Looked at in another light, her primary consciousness system had faithfully stored the original event for 35 years until she asked for it and once she did, it was stored as a conceptual memory. Having faithfully completed its job of storing the original event until it was transferred to conceptual memory, the original primary consciousness memory is no longer retrieved thereafter in deference to the newer and more efficient conceptual memory. The original memory is not erased, so much as it is left unused thereafter. It's as if the a doyle were a treasure that we hid in a secret place in a labyrinth as a child, and only by re-tracing our steps can we retrieve this treasure and place it on our mantelpiece to admire whenever we wish.
The loss of conscious recognition while maintaining implicit recognition of a familiar object can be attributed to a brain lesion that affects the cortical memory system while leaving the doylic memory system intact.
[page 122] A good example is provided by stroke patients who have prosopagnosia - the inability to recognize faces as such. Although they have no awareness of faces, some of these patients will, while denying that they recognize their spouse's face, perform on tests in such a way as to indicate strong discriminatory knowledge of that face. Another example is blind sight. Individuals with lesions in their primary visual cortex report blindness - no awareness of vision - but can locate objects in space when tested.
The blind sight capability must stem from some ability to perceive and recognize visual patterns without a conscious knowledge of doing so. This capability gives strong evidence for the capability that doyletics postulates for the amygdala. If this is so, it should be capable of verification in someone who has blind sight and then loses their amygdaline function: they should exhibit blind sight before the loss of their amygdalas and no blind sight thereafter.
In the chapter on languages and higher-order consciousness, Edelman describes the evolution of the doylic and conceptual memory systems. In his detailed description of primary consciousness, what he calls "a salience of patterns determined by the previous history of the individual" aptly corresponds to what we call doyles in the science of doyletics.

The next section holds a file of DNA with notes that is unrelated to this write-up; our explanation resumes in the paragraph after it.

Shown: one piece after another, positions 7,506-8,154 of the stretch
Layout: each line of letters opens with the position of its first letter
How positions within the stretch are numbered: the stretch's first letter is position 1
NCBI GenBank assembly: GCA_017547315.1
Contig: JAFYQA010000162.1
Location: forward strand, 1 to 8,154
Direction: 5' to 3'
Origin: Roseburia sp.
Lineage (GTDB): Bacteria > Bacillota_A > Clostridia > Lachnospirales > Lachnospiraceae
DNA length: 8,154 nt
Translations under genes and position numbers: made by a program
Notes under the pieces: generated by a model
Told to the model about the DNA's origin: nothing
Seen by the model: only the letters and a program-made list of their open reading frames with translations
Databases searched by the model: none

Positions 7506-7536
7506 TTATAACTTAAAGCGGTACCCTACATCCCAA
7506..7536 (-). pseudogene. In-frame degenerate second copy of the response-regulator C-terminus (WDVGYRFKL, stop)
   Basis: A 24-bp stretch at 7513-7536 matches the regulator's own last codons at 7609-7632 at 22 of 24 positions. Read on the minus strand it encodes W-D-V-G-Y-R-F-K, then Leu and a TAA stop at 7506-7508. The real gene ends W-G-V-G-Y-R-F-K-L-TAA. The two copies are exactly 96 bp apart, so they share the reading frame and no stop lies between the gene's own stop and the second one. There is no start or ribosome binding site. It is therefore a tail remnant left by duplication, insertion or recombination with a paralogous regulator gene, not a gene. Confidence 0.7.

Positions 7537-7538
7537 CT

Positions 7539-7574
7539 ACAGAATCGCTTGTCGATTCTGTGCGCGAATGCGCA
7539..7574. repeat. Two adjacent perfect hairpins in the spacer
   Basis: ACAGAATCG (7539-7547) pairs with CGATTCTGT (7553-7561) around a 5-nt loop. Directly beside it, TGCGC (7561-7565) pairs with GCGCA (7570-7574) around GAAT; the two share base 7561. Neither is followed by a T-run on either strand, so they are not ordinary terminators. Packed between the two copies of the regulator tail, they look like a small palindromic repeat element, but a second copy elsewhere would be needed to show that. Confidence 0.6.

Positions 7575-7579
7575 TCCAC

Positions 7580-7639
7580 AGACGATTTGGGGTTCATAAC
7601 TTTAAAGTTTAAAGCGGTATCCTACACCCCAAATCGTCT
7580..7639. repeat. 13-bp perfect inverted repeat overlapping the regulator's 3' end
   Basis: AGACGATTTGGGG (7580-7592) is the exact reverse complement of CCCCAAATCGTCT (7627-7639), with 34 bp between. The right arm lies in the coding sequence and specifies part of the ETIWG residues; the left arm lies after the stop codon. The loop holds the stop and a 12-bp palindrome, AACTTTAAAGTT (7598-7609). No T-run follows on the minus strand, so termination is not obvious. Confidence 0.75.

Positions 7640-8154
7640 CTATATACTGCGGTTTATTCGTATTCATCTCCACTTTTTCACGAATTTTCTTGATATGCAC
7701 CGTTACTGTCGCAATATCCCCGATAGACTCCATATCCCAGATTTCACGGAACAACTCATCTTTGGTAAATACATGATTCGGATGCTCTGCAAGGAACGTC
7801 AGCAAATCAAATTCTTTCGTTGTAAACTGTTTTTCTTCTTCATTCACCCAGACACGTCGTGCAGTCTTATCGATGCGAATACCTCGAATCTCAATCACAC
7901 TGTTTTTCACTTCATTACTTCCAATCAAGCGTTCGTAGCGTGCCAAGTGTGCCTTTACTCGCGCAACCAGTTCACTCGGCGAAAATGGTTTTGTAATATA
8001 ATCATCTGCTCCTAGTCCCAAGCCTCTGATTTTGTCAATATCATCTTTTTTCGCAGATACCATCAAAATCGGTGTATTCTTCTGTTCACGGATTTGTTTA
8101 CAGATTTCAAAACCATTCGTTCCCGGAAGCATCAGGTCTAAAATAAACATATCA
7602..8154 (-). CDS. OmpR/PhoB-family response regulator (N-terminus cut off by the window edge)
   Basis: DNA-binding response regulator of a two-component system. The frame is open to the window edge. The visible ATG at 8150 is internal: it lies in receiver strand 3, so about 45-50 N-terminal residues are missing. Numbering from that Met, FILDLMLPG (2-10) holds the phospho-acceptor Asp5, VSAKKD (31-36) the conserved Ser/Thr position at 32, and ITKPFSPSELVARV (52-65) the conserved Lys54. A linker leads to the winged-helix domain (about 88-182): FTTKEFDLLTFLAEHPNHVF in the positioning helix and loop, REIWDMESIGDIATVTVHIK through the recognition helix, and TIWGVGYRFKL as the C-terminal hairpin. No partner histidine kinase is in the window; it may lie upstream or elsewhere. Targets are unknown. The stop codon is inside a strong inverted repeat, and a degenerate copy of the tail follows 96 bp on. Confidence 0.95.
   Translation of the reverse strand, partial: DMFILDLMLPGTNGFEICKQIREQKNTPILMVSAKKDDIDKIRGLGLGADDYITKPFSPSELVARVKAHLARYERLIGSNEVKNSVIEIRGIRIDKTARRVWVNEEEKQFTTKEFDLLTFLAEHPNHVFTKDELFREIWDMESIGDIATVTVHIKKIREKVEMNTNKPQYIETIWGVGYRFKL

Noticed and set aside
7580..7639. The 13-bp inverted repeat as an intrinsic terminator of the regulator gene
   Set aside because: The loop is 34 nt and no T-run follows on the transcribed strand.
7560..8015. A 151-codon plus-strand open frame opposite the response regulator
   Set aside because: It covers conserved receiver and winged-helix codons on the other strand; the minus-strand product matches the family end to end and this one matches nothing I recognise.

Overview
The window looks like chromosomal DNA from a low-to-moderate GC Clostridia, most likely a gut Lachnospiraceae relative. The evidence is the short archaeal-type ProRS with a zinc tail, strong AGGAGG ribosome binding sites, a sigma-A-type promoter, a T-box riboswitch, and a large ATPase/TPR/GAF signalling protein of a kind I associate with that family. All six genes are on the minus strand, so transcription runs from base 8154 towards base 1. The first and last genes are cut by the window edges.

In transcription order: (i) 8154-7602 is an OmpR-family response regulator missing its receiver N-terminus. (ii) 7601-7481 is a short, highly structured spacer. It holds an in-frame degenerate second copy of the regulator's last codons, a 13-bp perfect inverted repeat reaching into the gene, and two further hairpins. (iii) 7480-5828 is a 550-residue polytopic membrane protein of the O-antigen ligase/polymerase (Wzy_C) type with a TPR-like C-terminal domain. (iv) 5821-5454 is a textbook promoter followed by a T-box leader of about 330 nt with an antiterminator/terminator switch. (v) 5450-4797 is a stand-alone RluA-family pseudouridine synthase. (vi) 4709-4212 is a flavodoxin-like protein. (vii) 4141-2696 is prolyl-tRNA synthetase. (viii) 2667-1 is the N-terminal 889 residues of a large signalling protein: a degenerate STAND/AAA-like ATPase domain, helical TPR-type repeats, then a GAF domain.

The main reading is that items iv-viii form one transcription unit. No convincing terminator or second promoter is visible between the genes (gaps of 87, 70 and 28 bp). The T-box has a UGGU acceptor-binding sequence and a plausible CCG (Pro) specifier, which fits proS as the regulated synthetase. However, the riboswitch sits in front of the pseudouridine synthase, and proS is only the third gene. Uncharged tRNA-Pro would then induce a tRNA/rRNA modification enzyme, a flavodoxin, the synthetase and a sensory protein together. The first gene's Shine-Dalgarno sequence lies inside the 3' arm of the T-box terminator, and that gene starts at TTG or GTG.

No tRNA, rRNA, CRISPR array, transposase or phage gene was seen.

[page 133] A synoptic picture of how consciousness is related to evolutionary morphology [shows] how two successive sets of bootstrapping events (perceptual and semantic), each involving the evolution of new morphology (memory circuits and new forms of reentry) could give rise first to primary consciousness and then to high-order consciousness. . . . Primary consciousness provides the ability to determine by internal criteria the salience of patterns among multiple parallel signals arising in complex environments. That salience is largely but not completely determined by the previous history and learning of the individual animal.
I read this book with the hope of finding confirmation for some of the ideas of doyletics and was not disappointed. This should be kept in mind: Edelman was not aware of the tenets of doyletics. He was writing to provide the most detailed description he could give of our primary consciousness, higher consciousness, and the reentrant neuronal systems that provide the two levels of consciousness - the higher level resting on the primary level. By inspection of his work, we were able to discern that the primary consciousness system corresponds to the functions we have called "doylic memory" and the higher consciousness with the functions we have called "conceptual memory." In doylic memory we find an unconscious memory capability that leads to re-performance of a salient event from our individual life history before we were five years old. In conceptual memory we find a conscious memory capability by which we are able to re-construct conceptually a salient event that happened to us after five years old.
A perceptive parent who has raised a child from birth can attest that higher consciousness began sometime around five years old. Before that time, the ability to remember an event longer than a couple of days was nil. Freud described the period before five as a time of childhood amnesia, indicating the absence of a fully developed long-term memory in children younger than five. In the twenty-five years of research that led to the science of doyletics, it was found that unless a doyle trace culminated in an event before five years old, the doyle was not replaced by a conceptual memory and would return upon some future triggering. For this reason the age of five years old is called the Memory Transition Age. It is sincerely hoped that as future research is conducted on the processes of primary consciousness that researchers will find independent ways to confirm the existence of the postulated Memory Transition Age that has proven to be so functionally and explanatorily useful in doyletics.
Any questions about this review, Contact: Bobby Matherne